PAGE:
India is introducing wheat flour export restrictions aimed at cooling domestic food price inflation. The new measures, which take effect on Tuesday, require an Inter-Ministerial Committee to approve wheat flour export requests before wheat flour shipments go out.
This latest curb on wheat flour exports arrives amid escalating domestic food price inflation. India’s domestic prices for wheat and wheat products have increased by the high single digits compared with last year, as can be seen in this Gro Data Series chart. The proprietary Data Series aggregates local Indian prices to arrive at a national average.
CAPTION: India’s domestic prices for wheat and wheat products have been rising steadily, as shown by the Gro Derived average of wheat retail prices in India.
The move comes less than two months after India halted most wheat exports. In April and May, hot and dry conditions damaged India’s wheat crop, sending domestic prices higher and curtailing exportable supplies.
Wheat flour is used to make flatbreads such as chapati, roti, naan, paratha and puri, and it is the most widespread used flour in the Indian subcontinent. Annually, India exports about 7 million tonnes of wheat and 400,000 tonnes of wheat flour.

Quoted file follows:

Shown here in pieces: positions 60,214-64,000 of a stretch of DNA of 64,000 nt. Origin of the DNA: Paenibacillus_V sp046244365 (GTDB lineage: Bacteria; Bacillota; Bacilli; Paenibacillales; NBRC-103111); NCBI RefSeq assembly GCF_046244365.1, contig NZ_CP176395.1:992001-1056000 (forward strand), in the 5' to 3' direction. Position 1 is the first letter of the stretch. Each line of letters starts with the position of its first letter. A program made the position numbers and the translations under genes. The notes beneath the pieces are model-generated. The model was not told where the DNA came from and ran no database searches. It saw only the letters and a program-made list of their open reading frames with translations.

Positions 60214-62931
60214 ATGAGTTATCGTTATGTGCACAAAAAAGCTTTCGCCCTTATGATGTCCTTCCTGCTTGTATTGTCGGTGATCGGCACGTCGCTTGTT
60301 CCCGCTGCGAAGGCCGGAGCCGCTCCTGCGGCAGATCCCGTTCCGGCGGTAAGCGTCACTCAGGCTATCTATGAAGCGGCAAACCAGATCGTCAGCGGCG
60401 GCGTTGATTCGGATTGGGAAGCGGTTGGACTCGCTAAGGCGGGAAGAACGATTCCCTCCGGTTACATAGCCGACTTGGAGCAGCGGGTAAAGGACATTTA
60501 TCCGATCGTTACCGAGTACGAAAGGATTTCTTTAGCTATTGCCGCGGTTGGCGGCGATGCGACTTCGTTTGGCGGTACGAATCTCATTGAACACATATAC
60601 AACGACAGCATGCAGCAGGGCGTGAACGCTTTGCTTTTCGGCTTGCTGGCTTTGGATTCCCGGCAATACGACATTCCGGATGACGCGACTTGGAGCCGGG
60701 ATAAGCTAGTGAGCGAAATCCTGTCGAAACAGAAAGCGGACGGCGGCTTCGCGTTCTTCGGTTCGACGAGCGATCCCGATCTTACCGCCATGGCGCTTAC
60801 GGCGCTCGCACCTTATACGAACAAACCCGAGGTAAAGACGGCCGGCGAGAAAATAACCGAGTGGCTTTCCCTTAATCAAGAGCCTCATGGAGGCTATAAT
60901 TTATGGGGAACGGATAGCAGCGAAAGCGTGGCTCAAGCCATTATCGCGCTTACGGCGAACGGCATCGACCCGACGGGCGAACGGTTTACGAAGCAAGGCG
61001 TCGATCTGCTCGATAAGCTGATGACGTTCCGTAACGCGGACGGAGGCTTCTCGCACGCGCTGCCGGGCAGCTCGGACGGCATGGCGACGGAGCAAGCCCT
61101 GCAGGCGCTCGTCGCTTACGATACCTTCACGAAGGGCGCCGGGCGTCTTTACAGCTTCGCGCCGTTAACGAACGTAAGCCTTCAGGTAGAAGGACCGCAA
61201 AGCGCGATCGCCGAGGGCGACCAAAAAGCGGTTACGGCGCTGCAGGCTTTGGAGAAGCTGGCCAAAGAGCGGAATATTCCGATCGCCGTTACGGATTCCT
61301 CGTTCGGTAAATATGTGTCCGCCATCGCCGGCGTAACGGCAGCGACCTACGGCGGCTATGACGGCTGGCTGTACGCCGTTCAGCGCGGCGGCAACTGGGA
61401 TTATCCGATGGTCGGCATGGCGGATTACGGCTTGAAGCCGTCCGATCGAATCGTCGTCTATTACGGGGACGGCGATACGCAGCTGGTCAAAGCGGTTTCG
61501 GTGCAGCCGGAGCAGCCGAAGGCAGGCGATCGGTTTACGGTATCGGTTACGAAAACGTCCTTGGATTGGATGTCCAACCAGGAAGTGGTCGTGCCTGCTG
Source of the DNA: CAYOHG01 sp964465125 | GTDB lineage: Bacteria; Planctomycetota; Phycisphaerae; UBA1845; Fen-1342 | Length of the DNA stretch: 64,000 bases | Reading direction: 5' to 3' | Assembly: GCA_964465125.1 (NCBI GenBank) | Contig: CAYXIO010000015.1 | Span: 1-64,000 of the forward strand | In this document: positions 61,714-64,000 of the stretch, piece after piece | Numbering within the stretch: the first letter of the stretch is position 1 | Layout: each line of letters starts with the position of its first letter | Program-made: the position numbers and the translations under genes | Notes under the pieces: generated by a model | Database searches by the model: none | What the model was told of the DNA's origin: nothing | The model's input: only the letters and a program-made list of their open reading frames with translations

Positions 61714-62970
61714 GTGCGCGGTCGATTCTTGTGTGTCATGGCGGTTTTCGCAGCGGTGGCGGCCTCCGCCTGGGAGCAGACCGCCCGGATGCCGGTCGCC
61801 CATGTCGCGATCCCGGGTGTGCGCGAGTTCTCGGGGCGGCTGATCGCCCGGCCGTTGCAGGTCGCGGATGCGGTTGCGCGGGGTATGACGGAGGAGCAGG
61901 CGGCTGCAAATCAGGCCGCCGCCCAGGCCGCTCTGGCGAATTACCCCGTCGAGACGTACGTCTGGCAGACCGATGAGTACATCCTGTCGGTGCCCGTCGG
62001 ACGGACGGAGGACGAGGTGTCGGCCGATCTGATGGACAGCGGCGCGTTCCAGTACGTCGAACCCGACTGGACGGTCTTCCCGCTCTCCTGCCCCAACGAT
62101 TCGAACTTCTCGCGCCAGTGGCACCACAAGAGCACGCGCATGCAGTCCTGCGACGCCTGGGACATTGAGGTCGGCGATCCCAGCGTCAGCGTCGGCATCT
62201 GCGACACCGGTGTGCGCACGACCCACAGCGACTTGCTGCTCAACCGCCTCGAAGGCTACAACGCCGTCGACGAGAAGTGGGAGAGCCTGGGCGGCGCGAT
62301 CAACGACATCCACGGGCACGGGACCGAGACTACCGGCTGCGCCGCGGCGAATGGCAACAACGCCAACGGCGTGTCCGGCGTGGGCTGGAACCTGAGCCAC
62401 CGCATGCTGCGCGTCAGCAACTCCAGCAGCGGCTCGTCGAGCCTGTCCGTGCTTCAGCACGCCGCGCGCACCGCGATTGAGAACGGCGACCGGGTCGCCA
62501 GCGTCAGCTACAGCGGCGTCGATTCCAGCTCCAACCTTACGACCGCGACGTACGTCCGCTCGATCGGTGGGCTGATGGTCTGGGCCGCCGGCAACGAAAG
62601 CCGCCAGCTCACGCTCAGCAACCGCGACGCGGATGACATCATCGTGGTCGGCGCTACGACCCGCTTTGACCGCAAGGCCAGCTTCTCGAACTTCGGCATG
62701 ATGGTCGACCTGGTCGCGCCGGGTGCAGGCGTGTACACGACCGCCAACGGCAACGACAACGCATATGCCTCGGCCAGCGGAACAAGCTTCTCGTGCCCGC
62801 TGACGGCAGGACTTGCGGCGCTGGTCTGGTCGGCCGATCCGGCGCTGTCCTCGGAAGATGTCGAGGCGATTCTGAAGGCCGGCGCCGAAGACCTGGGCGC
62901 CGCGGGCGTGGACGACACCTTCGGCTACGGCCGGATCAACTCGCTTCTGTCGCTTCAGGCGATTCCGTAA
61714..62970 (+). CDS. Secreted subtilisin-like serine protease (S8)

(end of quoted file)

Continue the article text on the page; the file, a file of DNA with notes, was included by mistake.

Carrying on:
According to Gro data, India exported 95,094 tonnes of wheat flour in April 2022, a jump of nearly fourfold from the same time last year. The UAE and many African countries rank among India’s main wheat flour importers.
India’s increased use of export limits to keep domestic food prices in check parallels moves taken by other countries recently. In April, Indonesia enacted a palm oil exports ban that, despite being overturned three weeks later, had a dramatic impact on worldwide prices. In May, India also capped sugar exports, as Gro highlighted here.
For India, increased export restrictions could undermine efforts to take on a greater role in world agricultural exports. Despite the country’s large wheat production footprint, it has historically only exported grain when harvests are plentiful.